Favorite Films Shot In IMAX Format

Thursday, March 3 by Elle Bender

If you're going to see a movie in the theater, then see a movie in the theater; our favorite films shot in IMAX format are those you hopefully didn't miss on the (really) big screen. If you did, well, that's a shame. You'll just have to experience these IMAX films in all their dizzying glory using your imagination. Our favorites in no particular order are…

  1. "Chronos" (1985) – The use of time-lapse photography has never been so awe-inspiringly surreal. This wordless documentary explores our world with sweeping 70 millimeter shots of vast landscapes and rapid-moving cityscapes. Composer Michael Sterns' intense score punctuates these beautiful images as they mov faster and faster, at times nearly driving the viewer to an anxiety attack. But in a good way.
  2. "The Dark Knight" (2008) – Although not shot entirely in IMAX (much to director Christopher Nolan's chagrin), six of the film's scenes were, making it the first major feature film to be partially shot using IMAX cameras. Nolan's dark vision shines through with a vividness that only IMAX cameras can produce, which apparently is beneficial even when not viewing it on a huge screen—transferring an IMAX image to regular old 35 millimeter means you're seeing detail that wouldn't be there otherwise.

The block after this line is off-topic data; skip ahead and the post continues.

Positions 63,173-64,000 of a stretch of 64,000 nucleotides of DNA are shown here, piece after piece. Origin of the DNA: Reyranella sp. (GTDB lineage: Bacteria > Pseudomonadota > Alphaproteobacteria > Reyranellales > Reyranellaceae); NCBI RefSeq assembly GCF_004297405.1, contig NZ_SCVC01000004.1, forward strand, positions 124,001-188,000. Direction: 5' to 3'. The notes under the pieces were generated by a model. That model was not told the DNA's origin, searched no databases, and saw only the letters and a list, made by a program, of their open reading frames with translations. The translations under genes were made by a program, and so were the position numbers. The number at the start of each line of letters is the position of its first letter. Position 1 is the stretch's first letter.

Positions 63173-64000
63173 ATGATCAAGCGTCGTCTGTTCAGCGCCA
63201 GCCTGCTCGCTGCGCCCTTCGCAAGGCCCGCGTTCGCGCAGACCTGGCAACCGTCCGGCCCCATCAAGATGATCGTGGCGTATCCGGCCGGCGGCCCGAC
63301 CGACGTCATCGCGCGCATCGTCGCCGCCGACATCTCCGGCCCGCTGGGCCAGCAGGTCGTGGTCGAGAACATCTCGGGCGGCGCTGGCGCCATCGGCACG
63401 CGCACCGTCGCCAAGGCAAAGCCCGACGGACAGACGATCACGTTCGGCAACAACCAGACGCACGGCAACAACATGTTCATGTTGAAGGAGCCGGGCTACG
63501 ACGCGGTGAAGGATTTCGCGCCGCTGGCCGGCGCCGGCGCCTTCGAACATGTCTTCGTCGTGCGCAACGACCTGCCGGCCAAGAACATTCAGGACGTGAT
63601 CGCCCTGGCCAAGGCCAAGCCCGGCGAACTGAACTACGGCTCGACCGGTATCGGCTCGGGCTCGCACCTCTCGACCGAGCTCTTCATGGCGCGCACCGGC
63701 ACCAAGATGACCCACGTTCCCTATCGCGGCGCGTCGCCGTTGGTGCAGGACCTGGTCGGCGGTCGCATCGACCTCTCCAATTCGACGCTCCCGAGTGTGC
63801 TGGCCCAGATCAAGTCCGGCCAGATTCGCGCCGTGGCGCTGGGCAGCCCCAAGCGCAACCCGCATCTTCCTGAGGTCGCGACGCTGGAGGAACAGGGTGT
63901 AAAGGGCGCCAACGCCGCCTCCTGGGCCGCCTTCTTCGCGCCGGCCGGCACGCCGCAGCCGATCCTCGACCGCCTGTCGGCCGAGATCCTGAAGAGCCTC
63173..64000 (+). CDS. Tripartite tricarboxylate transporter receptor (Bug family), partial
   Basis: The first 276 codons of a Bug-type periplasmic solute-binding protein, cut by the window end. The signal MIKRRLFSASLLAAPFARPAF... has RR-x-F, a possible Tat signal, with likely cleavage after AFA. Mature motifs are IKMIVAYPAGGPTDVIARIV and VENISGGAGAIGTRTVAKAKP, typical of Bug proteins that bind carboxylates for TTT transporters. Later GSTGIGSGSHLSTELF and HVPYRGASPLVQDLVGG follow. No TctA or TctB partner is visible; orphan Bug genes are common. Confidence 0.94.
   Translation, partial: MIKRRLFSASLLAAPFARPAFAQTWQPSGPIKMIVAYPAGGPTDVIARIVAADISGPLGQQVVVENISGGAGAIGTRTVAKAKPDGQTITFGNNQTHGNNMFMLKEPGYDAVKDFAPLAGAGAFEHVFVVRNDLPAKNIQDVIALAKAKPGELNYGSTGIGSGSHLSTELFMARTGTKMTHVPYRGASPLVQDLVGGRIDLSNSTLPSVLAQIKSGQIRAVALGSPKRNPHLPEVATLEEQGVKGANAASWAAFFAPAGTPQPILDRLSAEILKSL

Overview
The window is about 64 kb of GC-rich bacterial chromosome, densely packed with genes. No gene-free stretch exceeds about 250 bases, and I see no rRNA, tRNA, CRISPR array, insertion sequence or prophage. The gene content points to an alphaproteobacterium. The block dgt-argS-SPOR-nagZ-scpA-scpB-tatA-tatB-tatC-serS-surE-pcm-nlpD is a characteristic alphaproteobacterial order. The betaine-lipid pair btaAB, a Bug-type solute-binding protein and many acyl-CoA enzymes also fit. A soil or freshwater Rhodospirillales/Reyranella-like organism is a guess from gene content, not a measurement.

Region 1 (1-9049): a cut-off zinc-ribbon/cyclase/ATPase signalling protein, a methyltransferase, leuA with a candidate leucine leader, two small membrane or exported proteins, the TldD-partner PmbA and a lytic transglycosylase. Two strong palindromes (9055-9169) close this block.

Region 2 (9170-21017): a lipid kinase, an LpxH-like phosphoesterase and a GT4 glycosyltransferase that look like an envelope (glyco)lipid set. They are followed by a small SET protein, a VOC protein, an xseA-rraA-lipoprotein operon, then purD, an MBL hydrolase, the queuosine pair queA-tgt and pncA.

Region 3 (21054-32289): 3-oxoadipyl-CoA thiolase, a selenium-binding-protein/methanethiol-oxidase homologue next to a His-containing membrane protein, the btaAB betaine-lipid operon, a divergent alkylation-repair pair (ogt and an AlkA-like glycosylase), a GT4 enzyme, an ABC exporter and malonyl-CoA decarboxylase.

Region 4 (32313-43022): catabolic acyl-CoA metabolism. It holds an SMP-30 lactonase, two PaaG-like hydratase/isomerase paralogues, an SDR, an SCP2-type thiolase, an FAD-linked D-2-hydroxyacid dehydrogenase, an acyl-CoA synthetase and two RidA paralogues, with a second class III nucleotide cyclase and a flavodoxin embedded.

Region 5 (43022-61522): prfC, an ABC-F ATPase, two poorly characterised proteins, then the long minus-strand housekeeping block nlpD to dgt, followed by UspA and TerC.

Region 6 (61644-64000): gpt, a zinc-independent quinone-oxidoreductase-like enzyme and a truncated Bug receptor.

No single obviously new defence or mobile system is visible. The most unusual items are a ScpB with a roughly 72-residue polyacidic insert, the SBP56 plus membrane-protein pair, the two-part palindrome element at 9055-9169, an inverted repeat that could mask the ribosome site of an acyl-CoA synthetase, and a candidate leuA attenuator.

3. "Everest" (1998) – If you're afraid of heights, it's a good thing you missed this one. This acclaimed IMAX doc follows a group of Canadian climbers on their treacherous and ultimately exhilarating journey to the top of the world's most famous peak just days after a deadly tragedy in 1996. The vertigo-inducing shots of mountaineers precariously crossing seemingly bottomless chasms and icy avalanches roaring straight toward the camera make you realize why the footage you're seeing is the first of its kind to make it back from Mount Everest.
  4. "Ghosts Of The Abyss" (2003) - Technophile James Cameron dives deep with specially designed state of the art equipment to explore the Titanic's final resting place. Cameron reunites with actor Bill "This ain't happening man" Paxton, who not only narrates but also participates in roaming through the rusty remains of where many of the Titanic's crew and passengers ultimately perished. The CGI "ghosts" may be a bit cheesy, but seeing a piece of history this way cancels that out. And it's James Cameron. C'mon.
  5. "Hubble 3D" (2010) - The shuttle Atlantic launches seven astronauts on a mission to repair the vital Hubble space telescope. With an IMAX 3D camera on board. There are only two words to describe their footage as they orbit the earth: absolutely stunning. Leonard DiCaprio delivers a less than stellar narration, but don't let that overshadow this phenomenal look at our universe. Awesome, even on your measly flat screen.
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COMMENTS

  1. March 3, 2011 9:10 pm

    Richard Gregory Wechsler III

    Ghosts of the Abyss was shot digitally with SONY 24P CineAlta cameras. None of his films have been shot in 15perf/65mm (IMAX standard film stock)